The book starts out with an overview of the way that ExtJS handles DOM and data types, which is all very basic stuff but required understanding as well. It’s a good start to understanding the base elements if you are a bit rusty. It’s also a good chapter to see how ExtJS handles them since it might not be what you are used to if coming from another framework. After enough pages to answer most typical questions of that topic the book dives into the UI building aspects of the framework. This is where things get really good as I’ve always enjoyed how the framework builds UI for the web. You get examples for containers and positioning, accordion functionality, card and tab based windowing, column and table layouts, and the windowing functions for full browser UI building. I’ve used many of these features all in one layout and the results are a effective and efficient manner of data distribution and information organization for content driven sites. The book even covers dynamic building of UI elements, which comes in handy for a user interface that grows and changes with the needs of the user.
After you build your UI you need methods to get content into the application and ways that the user can interact with the app. The book addresses these needs as well. Plenty of examples abound for all of the required manners that users will be using forms, date fields, combo boxes, remote data loading via JSON and XML, as well as covering grid panels and data tables. Of course it must be mentioned that there are numerous examples that discuss the AJAX features of ExtJS since this is one of it’s major strengths and successes. If there’s a way to use remote data calls via XML or JSON, it is covered in this book. We also get a nice run down of trees and tab data which is inevitably useful for many purposes. If you are interested in progress bars and customized progress circles the book covers those with over 20 pages of examples. Just before the topics are finished off Jorge covers the functions for building rich charts and graphs. Details involve static data display, remote data display, as well as auto-refresh of data for realtime charting. Patterns, class extensions, plugins, and ‘keeping state’ are the last topics of the book. They offer quality methods for customizing ExtJS with your own JS code and keeping the user’s data consistent between sessions.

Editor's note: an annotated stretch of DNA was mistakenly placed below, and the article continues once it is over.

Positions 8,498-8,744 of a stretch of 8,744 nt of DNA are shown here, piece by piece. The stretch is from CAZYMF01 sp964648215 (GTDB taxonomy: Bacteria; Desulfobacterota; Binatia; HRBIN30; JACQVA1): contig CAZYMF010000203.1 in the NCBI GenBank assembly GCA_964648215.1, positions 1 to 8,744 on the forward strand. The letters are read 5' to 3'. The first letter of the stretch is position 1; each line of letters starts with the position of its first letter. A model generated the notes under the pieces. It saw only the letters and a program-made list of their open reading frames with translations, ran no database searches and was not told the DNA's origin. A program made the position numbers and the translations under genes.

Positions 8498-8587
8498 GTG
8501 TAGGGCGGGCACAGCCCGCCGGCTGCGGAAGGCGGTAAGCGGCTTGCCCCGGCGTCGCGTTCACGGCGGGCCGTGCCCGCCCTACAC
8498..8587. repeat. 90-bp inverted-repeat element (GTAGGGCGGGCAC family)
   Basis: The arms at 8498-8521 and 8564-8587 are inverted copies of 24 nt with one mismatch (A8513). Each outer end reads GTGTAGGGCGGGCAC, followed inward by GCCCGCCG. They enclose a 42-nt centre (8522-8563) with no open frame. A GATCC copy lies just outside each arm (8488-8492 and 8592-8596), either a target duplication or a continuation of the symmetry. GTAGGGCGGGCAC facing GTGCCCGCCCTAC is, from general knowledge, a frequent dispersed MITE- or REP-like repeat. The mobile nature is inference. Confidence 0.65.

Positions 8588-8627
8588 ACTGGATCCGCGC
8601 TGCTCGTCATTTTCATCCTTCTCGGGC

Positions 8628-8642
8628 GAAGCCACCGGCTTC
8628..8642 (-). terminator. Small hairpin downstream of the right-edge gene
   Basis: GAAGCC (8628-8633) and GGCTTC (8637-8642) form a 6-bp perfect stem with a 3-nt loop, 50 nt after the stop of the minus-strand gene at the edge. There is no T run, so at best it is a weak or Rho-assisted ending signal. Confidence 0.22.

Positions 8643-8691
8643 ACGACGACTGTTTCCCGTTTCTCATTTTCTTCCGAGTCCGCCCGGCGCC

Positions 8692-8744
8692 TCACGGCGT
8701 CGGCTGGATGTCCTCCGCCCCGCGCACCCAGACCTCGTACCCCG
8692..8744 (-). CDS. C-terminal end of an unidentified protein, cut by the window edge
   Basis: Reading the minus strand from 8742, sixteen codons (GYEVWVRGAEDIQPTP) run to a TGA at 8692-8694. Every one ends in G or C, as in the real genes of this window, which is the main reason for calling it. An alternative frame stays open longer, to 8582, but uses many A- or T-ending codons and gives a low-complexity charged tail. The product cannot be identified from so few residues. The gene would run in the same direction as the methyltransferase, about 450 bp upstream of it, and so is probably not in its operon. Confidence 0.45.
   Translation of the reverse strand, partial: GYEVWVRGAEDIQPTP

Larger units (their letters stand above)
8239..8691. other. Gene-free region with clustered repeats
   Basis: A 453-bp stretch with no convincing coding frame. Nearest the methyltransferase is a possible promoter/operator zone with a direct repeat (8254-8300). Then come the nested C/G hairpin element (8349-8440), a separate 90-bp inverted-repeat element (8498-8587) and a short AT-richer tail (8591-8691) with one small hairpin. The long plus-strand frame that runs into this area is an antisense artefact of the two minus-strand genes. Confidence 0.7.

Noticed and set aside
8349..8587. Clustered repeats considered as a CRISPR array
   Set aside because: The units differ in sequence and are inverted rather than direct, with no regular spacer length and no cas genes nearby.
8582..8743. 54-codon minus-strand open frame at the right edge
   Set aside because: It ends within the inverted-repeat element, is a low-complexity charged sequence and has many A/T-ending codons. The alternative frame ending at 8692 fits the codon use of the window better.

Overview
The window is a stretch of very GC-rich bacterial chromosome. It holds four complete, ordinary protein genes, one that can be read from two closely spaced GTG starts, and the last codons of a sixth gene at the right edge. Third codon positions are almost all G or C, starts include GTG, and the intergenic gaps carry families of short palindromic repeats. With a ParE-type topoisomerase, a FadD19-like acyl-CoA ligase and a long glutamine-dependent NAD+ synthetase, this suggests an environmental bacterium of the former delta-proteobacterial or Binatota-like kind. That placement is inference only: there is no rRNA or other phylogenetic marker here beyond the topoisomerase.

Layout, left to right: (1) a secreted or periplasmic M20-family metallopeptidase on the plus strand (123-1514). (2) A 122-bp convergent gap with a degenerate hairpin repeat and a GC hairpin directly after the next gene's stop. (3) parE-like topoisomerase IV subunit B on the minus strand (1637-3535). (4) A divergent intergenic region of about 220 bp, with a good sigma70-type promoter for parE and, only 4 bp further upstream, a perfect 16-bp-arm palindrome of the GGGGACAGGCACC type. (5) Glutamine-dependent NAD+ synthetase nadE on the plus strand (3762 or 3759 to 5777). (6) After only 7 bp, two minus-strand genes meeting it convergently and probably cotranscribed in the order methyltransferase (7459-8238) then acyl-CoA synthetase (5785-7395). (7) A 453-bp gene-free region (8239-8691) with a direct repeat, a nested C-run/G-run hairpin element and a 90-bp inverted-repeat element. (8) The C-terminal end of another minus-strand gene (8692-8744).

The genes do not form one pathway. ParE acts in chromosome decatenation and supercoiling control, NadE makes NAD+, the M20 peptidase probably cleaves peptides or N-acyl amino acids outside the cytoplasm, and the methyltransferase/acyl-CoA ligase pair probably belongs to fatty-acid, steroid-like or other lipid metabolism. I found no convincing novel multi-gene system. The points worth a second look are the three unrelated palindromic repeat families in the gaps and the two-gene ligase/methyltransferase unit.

Overall this is one of the best books I’ve read about ExtJS. It’s as if the author took all of the items that I had to research over the last year of using the framework and put the solutions all into a nicely readable form with quality code examples that are explained in a useful manner. If you are looking for a book that touches upon the most common and some of the more esoteric options of the ExtJS framework but don’t feel like scouring the online forums and hundreds of pages of documentation then this is the book for you. If you haven’t already built your own code for the features that the chapters discuss then the examples given will save you time and get your projects up and running fast and efficiently.